Foretellix and Mobileye team up to demonstrate autonomous driving safety solution
Foretellix's solution includes support of Mobileye's Responsibility-Sensitive Safety (RSS) following a successful joint demonstration of ALKS safety regulation and compliance flow
The UN regulation on Automatic Lane-Keeping System (ALKS) will enter into force in January 2021, and will impact car makers in over 60 countries worldwide. Foretellix's solution includes support of Mobileye's Responsibility-Sensitive Safety (RSS) following a successful joint demonstration of ALKS safety regulation and compliance flow. During the demonstration, the system used Mobileye’s RSS model to ensure that the tested vehicle does not initiate dangerous situations and properly responds to dangerous situations initiated by other vehicles. These scenarios were varied over a wide range of parameter values, demonstrating that safety as well as regulatory requirements are met.
Foretellix has recently released its novel ADAS & Highway solution that provides a comprehensive verification package from Level 2 driver-assist technologies to Level 4 highway-focused, fully autonomous solutions. With the introduction of the new system, the solution now includes the first-ever commercial implementation of new ALKS regulation by the UNECE (United Nations Economic Commission for Europe), the world’s first Level 3 regulation.
“We are excited to show how our Coverage Driven verification approach, combined with Mobileye’s RSS, helps bring the industry closer to the goal of measurable safety,” said Gil Amid, Chief Regulatory Affairs Officer and Foretellix co-founder.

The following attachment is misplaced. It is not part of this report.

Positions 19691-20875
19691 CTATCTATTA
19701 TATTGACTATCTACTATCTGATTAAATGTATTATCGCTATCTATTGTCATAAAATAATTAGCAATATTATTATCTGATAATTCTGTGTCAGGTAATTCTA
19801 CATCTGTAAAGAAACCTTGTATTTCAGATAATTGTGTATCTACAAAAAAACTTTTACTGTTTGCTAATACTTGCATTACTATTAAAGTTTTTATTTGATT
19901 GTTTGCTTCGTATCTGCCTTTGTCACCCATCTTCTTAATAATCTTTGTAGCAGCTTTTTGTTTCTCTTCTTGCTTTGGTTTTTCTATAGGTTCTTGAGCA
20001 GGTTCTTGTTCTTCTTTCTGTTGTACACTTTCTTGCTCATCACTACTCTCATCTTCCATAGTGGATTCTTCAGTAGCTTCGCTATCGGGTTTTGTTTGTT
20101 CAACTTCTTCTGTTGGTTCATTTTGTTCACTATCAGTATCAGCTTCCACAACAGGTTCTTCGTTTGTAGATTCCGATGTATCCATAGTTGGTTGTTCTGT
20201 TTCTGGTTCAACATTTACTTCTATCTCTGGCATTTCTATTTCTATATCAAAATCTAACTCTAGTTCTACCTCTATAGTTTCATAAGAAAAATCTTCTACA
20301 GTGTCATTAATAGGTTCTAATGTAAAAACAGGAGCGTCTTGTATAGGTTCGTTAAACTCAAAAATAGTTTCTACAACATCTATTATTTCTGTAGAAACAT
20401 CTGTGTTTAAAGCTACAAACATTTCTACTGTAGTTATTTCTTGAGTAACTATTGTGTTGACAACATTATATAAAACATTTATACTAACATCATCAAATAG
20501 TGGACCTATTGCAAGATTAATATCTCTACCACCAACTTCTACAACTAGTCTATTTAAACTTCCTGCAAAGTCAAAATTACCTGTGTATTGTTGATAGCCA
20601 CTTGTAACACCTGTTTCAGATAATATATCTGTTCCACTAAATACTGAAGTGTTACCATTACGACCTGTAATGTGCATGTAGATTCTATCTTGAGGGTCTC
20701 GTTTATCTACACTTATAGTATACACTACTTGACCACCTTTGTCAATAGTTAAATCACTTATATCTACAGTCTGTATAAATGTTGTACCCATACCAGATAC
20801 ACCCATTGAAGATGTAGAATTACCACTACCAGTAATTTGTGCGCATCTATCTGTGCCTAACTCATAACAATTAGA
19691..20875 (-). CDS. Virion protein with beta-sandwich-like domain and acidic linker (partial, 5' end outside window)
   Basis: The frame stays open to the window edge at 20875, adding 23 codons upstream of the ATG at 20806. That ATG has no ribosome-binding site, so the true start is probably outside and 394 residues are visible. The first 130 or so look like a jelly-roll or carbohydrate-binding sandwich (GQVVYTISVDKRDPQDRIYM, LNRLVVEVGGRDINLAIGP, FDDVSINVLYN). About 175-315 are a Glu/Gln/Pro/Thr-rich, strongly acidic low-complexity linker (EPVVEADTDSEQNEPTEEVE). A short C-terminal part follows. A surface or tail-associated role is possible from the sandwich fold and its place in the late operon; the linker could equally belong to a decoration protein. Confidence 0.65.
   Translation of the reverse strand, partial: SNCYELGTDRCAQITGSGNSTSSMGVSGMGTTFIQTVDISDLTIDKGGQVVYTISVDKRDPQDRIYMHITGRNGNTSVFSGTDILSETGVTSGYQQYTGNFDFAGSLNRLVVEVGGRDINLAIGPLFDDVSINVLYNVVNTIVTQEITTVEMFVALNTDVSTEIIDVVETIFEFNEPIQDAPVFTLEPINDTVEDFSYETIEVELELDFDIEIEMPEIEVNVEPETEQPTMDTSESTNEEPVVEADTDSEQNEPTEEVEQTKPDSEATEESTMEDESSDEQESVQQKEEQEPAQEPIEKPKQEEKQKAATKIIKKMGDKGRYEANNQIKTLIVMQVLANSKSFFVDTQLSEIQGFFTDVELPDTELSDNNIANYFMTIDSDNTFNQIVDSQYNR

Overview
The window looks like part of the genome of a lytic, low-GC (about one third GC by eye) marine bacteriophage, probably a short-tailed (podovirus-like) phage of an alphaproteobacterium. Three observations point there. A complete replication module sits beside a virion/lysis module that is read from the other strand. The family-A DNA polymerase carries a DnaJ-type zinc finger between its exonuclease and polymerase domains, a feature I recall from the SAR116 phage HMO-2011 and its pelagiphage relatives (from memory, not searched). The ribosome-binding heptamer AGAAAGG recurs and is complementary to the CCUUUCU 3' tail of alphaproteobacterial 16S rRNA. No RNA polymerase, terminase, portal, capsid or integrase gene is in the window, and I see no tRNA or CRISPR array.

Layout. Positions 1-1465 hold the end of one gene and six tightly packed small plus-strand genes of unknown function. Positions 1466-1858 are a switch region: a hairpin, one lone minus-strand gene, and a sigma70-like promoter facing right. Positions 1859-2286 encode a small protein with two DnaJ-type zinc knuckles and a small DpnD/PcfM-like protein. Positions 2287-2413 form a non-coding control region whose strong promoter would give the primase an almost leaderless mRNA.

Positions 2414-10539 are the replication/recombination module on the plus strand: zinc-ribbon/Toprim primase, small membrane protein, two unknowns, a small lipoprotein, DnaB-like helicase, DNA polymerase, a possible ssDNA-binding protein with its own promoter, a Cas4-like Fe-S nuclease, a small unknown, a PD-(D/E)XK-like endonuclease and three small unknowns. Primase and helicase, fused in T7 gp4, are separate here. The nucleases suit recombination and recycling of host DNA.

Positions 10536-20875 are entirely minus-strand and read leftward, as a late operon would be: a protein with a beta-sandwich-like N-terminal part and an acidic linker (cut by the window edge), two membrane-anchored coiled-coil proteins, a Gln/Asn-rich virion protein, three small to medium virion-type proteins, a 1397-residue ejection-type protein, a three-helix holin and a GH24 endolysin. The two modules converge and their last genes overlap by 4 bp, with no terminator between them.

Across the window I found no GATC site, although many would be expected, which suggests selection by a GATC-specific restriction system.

“Regulators will require proof of a vehicle’s ability to avoid reasonably foreseeable and preventable collisions,” said Jack Weast, Vice President of AV standards at Mobileye. “The Foretellix Foretify approach using RSS gives OEMs a way to demonstrate compliance with the most advanced automated driving regulation in the world.”
Israel is currently not a member of UNECE’s World Forum for Harmonization of Vehicle Regulations committee, but the Ministry of Transport plans to test the potential implementation of the regulations in the country as part of the legislative changes required for the approval of autonomous cars in Israel. Currently, the Israeli law doesn't allow drivers to remove their hands from the steering wheel while driving.